It’s been a tough week for associate cricket. The global spread of the novel coronavirus, COVID-19, has been responsible for the cancellation of three tournaments in the space of 4 days.
First to fall was a hotly anticipated 50 over quadrangular series between the women’s teams of Ireland, Zimbabwe, Netherlands and hosts Thailand. With all four set to participate in the Women’s World Cup Qualifier in Sri Lanka in July, the loss of match practice will be a hinderance for the hopes of all four teams of upsetting the odds and qualifying for the 2021 Women’s World Cup
Thursday then saw the Everest Premier League, Nepal’s premier franchise T20 league, ‘postponed’ over coronavirus fears. The 4th edition of the tournament looked set to be the biggest in its history, with the likes of Chris Gayle and Corey Anderson lured to the country for the first time. Whilst organisers have endeavoured to reschedule the tournament for the earliest date at which it is safe and practical, the likelihood is that it won’t be before the start of the wet season in June, and so October appears to be the earliest possible date, in the start of the 2020-2021 season.
The third and most recent casualty was the postponement of the 2nd round of Cricket World Cup Challenge League A, set to be held in Malaysia later this month and feature Canada, Singapore, Qatar, Denmark and Vanuatu, alongside the hosts. As an ICC tournament as part of the 2023 World Cup qualifying process, the likelihood is that it will be replayed later in the year.
The loss or delay of these three tournaments will not be the last, but most likely the early warning system in what could be a tsunami of cancellations and postponements of sporting events across the world (and not just limited to cricket). Threats will be posed to the summer Olympic Games in Japan and even to the behemoth that is the IPL should the virus’ spread accelerate across India.
For associate nations, particularly those who have already confirmed and booked fixtures in the first half of this year, the threat is not only either to the cricket matches or the health of players and support staff, but also the health of the respective board’s finances. For the Netherland and Namibia, who were set to play a six-match tour in Windhoek over late March and early April, the boards may well find that the money spent on travel and accommodation arrangements may not be refundable should the tour not go ahead. Boards will effectively be spending money for matches they aren’t playing and when on shoe-string budgets as many associates are, the consequences will make themselves felt.
Such impacts could well be felt among the 5 associates – Oman, Scotland, Papua New Guinea and the aforementioned Netherlands and Namibia – who travel to Australia for the T20 World Cup in October. Whilst the worst of the virus will likely be long gone by then, the loss of match practice will be hurtful to the hopes and chances of these sides qualifying for the 2nd round of the tournament and springing upsets along the way.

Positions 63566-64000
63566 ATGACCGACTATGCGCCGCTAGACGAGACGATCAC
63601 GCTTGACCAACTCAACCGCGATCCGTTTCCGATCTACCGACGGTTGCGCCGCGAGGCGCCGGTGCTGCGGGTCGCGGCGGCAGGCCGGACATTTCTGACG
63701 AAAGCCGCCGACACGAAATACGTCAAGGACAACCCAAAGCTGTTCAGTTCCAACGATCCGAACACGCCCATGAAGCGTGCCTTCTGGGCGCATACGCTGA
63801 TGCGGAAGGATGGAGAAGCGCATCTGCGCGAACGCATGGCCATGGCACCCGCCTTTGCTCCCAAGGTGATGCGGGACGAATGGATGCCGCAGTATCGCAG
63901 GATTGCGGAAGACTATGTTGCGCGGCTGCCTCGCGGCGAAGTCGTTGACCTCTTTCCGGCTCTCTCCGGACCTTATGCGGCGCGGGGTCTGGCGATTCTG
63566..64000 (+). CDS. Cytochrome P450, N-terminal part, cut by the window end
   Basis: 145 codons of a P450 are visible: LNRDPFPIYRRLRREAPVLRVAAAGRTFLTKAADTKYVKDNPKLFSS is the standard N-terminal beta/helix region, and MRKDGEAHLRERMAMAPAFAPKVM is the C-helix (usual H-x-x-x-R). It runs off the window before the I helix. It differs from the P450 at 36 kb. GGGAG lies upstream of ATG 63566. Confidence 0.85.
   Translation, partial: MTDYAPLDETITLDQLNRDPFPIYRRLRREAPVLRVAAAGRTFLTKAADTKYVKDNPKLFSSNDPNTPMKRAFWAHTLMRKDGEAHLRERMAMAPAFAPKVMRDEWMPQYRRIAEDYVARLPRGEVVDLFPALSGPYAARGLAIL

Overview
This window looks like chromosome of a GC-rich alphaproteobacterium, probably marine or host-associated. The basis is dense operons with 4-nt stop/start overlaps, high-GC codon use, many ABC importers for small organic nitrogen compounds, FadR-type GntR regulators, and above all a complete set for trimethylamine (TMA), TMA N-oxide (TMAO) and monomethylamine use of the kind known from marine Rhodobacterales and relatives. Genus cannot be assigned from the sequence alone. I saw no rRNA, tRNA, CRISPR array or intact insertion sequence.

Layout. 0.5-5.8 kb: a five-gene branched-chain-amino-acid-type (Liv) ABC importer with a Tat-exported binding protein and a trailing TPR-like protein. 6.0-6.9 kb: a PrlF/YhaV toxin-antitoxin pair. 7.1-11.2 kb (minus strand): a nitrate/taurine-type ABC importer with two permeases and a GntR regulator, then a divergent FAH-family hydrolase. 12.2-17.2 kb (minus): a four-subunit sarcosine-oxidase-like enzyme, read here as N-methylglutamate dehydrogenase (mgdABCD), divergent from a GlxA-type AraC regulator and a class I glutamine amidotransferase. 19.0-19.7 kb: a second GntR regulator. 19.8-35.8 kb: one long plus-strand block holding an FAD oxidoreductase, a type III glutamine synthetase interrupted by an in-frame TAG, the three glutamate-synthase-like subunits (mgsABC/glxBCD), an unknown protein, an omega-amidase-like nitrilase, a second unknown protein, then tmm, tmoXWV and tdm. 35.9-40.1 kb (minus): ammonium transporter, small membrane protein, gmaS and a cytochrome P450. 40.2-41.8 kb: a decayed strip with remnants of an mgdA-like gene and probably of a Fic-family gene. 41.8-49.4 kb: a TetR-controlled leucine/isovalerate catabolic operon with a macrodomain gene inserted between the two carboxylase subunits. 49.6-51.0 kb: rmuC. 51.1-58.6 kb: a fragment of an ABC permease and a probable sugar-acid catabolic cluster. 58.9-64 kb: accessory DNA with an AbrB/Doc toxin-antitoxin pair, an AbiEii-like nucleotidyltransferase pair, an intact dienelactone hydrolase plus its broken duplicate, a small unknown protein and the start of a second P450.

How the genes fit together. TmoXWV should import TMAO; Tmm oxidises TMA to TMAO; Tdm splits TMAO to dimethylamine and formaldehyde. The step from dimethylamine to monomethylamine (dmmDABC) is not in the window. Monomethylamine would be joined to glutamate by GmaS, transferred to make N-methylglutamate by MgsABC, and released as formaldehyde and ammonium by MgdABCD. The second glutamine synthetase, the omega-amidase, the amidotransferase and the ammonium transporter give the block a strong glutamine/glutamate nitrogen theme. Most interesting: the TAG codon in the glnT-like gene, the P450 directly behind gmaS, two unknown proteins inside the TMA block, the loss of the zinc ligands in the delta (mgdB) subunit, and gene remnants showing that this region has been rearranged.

Among the most threatened will be the European summer. As governments brace themselves and look to delay the worst of any outbreaks until warmer months in the hope that the presumed seasonal nature of the virus will make its spread and effect slower, it could have a knock on effect on the start of the cricket season in Europe.
Ireland plays host to its first two legs of their Cricket World Cup Super League campaign against Bangladesh and New Zealand in May and June. Should these matches be postponed, it could well inflict further injury to the financial woes faced by Cricket Ireland in the past year, which has left the board on shaky ground. Scotland and the Netherland’s flagship fixtures in June and July could also be impacted, which would be a huge loss as these board push for more high profile fixtures.
2020 was shaping up to be an explosive year of growth for European cricket; the impact of global international status in T20s, coupled with a series of World Cup qualifying tournaments and the expansion of the European Cricket League and nascent European Cricket Series had resulted in massive numbers of fixtures set to be played over the summer. COVID-19 could well mean that many of these fixtures are delayed or not played, stalling the impressive progress that was made in establishing the game in previous years.
Whilst the spread of COVID-19 is largely unpredictable, the shadow it casts will certainly leave the cricketing world reeling, but in the same way the least resourced governments are the least able to mitigate the impacts and spread of the virus, the least resourced crickets boards are likely to feel the greatest strain.
All we can do is wait with bated breath.